EmaBee Inspiration: Jewel



I remember, sometime in elementary school when we still lived in Baltimore, listening to the song I’m Sensitive with my dad, on Jewel’s very first CD. I thought the lyrics said “if we robbed the senate and took all their food” – it was literally not until I heard her sing it live this past week that I realized she says “if we robbed the cynics and took all their food” – I chuckle to myself in the irony of a child’s mishearing.

When I was in 6th grade, I can clearly remember standing on a stool in the middle of the room I shared with my brother when we were living at the Boatyard, belting out Jewel’s song Little Sister. Headphones on, disc-man in hand, singing along with Jewel at the top of my lungs. I think some part of little me really did understand what she was singing about…

“my little sister is a zombie in a body/ with no soul or role she has learned to play/ in a world today where nothing else matters/ but it matters/ we gotta start feeding our souls…”

I remember finding refuge in her song Hands, listening to it on repeat when I was at youth group at church sitting in the corner by myself, having been excluded from the group.

“I am never broken/In the end only kindness matters”

In high school, I remember making a documentary about the UN Declaration of Human Rights and this song was the sound track.

“On TV, D.C. is selling lies/While on the corner, King’s dream dies”

Next to my senior picture in the high school year book, I quoted this song:

“come on baby let’s just have fun/ let’s breathe stardust into our lungs/ let’s drive too fast, let’s go too far/ when our hearts bleed it let’s us know we/ are alive”

I remember in college having an epiphany realizing that this song isn’t about a lover – it’s about god. (I could write a whole book about this epiphany and the transformation in myself.)

“Inside my skin there is this space/ It twists and turns/ It bleeds and aches/ Inside my heart there’s an empty room/ It’s waiting for lightning/ It’s waiting for you”

Just a month or so ago, I picked up her book of poetry I’ve had sitting on my shelf for years, and was again reminded of her lyrical talent and ability to describe the human condition with such deep resonance.

This past Tuesday, I saw her perform in Washington, DC. It was a revitalizing and fulfilling experience. Talk about EmaBee’s Inspiration!

Get this little tidbit of trivia I learned from her telling stories about songs:  her first single Who Will Save Your Soul was the first song she ever wrote, at the age of 16 when she was hitchhiking across the country and Mexico. When she signed with the record company for this single, she was 18 years old and homeless. At the time, she had recently almost died of kidney failure in the parking lot of a hospital because they wouldn’t see her because she didn’t have health insurance.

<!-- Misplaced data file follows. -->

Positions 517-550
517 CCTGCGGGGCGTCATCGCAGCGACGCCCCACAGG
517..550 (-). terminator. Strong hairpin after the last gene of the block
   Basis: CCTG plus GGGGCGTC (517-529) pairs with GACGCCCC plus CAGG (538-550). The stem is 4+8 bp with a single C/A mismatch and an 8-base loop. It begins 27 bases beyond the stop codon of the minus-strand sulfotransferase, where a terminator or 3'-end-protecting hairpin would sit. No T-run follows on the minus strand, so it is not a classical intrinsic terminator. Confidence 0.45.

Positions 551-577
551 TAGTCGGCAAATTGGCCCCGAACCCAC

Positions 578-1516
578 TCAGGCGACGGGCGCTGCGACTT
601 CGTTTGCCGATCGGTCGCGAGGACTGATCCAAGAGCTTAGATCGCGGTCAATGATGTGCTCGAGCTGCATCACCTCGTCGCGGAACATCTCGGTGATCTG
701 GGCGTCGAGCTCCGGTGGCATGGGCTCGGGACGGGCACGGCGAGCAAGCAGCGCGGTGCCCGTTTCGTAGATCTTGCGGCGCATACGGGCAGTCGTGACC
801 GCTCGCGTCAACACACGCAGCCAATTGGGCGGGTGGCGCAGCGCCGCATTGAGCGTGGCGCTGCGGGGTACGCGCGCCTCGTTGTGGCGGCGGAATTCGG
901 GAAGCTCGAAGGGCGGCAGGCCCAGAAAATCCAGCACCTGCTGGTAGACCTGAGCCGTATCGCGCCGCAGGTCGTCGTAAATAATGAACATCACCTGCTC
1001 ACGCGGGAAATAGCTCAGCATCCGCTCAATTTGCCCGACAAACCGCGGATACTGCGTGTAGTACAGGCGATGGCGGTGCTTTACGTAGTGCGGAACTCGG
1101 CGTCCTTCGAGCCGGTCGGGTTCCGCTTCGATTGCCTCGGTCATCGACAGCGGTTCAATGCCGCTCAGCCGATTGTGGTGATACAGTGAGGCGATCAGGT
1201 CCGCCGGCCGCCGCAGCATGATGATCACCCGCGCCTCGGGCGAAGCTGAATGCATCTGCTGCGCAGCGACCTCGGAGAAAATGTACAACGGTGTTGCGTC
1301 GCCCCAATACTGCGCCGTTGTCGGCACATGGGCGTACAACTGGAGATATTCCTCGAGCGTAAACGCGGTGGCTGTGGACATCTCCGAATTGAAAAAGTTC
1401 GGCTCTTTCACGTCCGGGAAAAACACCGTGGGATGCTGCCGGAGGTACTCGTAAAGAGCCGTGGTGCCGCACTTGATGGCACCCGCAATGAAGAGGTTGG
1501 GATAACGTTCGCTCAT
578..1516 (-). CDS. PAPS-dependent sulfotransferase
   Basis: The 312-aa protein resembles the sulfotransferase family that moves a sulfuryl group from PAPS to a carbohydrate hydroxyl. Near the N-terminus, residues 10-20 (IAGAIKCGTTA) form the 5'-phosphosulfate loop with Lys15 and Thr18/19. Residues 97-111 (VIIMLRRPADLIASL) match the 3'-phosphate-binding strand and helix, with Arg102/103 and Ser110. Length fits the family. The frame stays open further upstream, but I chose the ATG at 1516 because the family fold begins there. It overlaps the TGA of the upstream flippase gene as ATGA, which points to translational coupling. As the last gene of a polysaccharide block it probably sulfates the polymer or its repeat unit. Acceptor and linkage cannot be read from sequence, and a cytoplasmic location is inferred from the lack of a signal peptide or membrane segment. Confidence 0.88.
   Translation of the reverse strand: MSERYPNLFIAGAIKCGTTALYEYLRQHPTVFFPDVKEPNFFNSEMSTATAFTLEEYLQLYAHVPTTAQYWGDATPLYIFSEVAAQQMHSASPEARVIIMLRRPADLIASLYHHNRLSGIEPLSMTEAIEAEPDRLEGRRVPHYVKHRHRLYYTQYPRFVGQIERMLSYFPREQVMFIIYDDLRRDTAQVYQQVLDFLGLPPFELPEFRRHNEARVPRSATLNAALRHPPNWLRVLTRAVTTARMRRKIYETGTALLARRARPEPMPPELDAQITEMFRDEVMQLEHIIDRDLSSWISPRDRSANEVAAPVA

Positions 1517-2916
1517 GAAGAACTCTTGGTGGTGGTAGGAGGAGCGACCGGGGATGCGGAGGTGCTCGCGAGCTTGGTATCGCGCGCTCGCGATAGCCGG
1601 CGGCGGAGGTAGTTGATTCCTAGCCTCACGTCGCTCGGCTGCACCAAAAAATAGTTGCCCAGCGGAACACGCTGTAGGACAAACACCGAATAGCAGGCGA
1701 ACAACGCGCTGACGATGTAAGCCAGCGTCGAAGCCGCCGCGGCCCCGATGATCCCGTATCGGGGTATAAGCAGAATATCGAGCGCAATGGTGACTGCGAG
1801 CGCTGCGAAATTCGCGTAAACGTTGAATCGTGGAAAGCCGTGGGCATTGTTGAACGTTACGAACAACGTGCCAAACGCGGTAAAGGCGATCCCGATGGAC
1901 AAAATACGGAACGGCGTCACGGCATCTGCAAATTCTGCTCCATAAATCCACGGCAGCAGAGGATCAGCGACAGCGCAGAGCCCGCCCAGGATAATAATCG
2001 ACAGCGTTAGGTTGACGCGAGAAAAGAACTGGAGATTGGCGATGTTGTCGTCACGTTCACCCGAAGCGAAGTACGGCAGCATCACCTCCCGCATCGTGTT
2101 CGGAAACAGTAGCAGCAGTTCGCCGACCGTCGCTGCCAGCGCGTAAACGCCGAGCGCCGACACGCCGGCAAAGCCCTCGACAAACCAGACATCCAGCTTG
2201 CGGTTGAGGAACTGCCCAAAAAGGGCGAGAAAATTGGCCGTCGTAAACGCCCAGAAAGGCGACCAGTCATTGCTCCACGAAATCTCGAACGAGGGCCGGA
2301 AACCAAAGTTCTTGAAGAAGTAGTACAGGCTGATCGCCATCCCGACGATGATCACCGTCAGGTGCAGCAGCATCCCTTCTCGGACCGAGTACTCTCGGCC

I’ve never been good with being able to follow the lyrics of songs. I have to listen really hard and concentrate- but with Jewel, the lyrics have always spoken to me. I have heard other people make similar comments. She is such a humble and talented woman. She has an amazing story. Needless to say, it was extraordinary to see her live this past Tuesday. Her performance and her stories woke up something in me that had been sleeping – reminded me of parts of myself I had almost forgotten.


5 responses to “EmaBee Inspiration: Jewel

  1. I shared this blog posting with my dad, and this was his response:

    ” If you remember, I came home with a bunch of strong women singers at the same time I brought home Jewel. You were clearly in danger of getting ready to go down the boy band road. I went out to the music store and intentionally found women with powerful things to say, so you would have strong independent women to listen to rather than boy bands. Jewel, Cheryl Crow, PJ Harvey, Joan Osborn, Tori Amos, Sinead O’Connor, Beth Orton and the other progressive singers were intentionally made available for you. I hadn’t heard of all these women before I went into the store to find them, but I found them to be great as well. I remember being blown away when I heard Jewel’s line, “…putting up a tower where the homeless had there homes…” spoke to everything I believed in, not to mention “What if God was one of us?” So, this was no accident; it was intentional that you found Jewel and the others.”

    A girl could never hope to be more loved by her father…

  2. Oh gosh, that’s so moving. What a wonderful father you have!

    I’m so glad you got to see this artist live. Last year, I saw Tori Amos perform and it was the fulfillment of a lifelong fantasy. Her music speaks to me in the way you describe above. We all owe so much to the artists who move us, for the meaning the provide for our lives.

    • Thanks! My dad and I had so badly wanted to see Tori Amos last year but couldn’t make the date. I hope she comes around again at some point. Your are right, we do owe so much to the artists that move us. So thankful for them sharing their talent with the world.

  3. Pingback: Harmony with Spirit | EmaBee's Art·

  4. P.S. I recently finished reading her autobiography – “A Night Without Armor” which I highly recommend for anyone interested in Jewel. The following is one of my favorite passages that she had in her book that is an example of her talent to choose words that so simply and eloquently describe our connection as humans and as souls with the universe around us, seen and unseen:

    “Essentially, this is what we are, lives evolving in tandem with the earth, in harmony with the spirit. Old souls that sing their ancient stories and become new with every sunrise. In the coldest darkness. In the repressible Texas dawn. In every leaf and sigh.”

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